For horses that are turned out 24/7, it is nice to have shelter options. This can be done in a natural way by trees or by placing a man-made shelter. This gives the horses the chance to shield themselves from different weather conditions.
In the Netherlands, it is not mandatory by law to provide a shelter, but it is recommended to ensure the animals’ well-being. In Sweden, they do have rules for this. It is mandatory for horses that are turned out 24/7 to have a shelter during the winter. In summer, however, this is not mandatory. This prompted Swedish researchers to investigate the extent to which horses use a shelter in summer and what factors influence this.
They looked at the behaviour of eight warmblood horses during two weeks in the summer. The horses all had dark coats. Two types of shelters were used, one with a roof and three solid walls and one with a roof only. At the beginning of the study, the researchers expected the horses to seek shade primarily in the roof-only shelter on sunny days. This was because there was airflow and the horses could keep a watchful eye on their surroundings.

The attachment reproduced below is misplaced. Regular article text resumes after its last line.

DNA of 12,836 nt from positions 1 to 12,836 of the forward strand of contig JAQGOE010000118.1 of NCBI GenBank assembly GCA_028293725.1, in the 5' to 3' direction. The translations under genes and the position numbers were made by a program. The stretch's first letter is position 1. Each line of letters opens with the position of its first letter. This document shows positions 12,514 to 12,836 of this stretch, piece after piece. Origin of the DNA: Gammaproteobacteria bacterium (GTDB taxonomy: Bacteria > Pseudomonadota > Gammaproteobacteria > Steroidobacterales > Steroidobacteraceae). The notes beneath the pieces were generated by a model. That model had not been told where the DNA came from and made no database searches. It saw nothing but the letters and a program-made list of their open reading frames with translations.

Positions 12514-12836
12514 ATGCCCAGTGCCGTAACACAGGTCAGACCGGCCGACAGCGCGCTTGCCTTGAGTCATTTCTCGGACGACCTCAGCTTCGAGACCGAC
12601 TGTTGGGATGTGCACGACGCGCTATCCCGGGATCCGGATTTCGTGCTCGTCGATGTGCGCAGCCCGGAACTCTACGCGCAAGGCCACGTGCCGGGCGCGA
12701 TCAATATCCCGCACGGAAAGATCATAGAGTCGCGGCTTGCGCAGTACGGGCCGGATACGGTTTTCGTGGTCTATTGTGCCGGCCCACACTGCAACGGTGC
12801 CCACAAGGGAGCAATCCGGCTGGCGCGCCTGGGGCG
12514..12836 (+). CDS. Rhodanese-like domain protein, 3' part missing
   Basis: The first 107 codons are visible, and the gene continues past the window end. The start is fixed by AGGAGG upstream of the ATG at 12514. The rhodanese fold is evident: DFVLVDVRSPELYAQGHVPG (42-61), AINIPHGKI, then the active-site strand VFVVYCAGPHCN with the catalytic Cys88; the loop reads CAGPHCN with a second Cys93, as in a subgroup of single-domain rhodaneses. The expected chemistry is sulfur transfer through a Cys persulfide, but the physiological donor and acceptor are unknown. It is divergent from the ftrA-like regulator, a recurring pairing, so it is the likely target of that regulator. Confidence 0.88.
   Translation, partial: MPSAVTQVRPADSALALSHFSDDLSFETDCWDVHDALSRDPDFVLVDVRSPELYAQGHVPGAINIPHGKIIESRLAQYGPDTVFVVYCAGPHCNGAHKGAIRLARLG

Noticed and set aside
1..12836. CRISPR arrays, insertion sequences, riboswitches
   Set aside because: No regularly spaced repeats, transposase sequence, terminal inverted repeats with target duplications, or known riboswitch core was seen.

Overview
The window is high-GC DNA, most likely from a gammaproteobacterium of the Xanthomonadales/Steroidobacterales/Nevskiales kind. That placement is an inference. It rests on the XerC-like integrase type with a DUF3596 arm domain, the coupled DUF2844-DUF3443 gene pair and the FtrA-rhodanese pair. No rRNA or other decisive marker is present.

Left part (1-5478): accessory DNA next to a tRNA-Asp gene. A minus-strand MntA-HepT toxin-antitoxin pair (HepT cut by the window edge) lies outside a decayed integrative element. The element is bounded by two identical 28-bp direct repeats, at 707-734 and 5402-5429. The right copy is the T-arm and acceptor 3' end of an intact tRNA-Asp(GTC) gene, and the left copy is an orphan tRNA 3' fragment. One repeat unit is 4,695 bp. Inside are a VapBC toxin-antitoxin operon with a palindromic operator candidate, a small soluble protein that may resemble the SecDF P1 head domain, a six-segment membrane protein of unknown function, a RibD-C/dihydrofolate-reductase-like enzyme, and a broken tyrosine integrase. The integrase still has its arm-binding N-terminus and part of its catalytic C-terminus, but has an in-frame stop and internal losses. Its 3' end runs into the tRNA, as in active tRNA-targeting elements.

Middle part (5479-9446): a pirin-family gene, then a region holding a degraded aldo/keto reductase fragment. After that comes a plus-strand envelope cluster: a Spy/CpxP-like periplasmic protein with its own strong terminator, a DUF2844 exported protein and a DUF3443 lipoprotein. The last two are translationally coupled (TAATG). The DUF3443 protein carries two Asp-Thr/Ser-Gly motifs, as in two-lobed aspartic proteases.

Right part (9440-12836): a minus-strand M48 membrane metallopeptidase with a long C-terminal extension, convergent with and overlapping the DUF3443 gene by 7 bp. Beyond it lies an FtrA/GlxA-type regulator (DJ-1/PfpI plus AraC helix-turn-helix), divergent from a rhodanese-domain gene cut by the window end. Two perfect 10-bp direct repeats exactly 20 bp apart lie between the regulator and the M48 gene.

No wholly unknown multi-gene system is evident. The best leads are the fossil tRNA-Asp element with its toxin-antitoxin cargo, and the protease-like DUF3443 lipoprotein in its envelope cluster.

The horses’ behaviour was observed and their body temperature and skin temperature was measured at 3 different times. In addition, influential factors such as air temperature, humidity, solar radiation and wind speed were measured every 10 minutes. The presence of insects could also influence behaviour. An insect trap was hung in the stables to give an indication of the type and number of insects.
The results show that horses do use a shelter in summer. Contrary to what the researchers had predicted, five horses preferred the closed shelter. During the observations, some stayed there for up to 2,5 hours at a time. Especially the insect repellent behaviour (tail swishing, skin twitching) occurred less when horses were in the closed shelter. Although no fewer insects were caught in the closed shelter, it could indicate that they were less bothered by the insects there. When there was a higher wind speed, or fewer insects, the horses were less likely to be in the shelter. If horses stayed in the shelter for thirty minutes, it did not affect their body and skin temperature. They were dealing with average summer temperatures during the study and no extreme heat, perhaps in that case the study would have showed a different outcome.
Are you planning to create a shelter for your horse(s)? Please check if it is allowed on your land. Is it not allowed? Then you can make use of natural elements such as trees and bushes or choose various mobile solutions. A mobile solution was also used in the study. By means of three fences, a roof skeleton and plastic sheeting you can create a shelter. There are also so-called portable stables, these are movable stables with wheels or gliders that make them easy to move.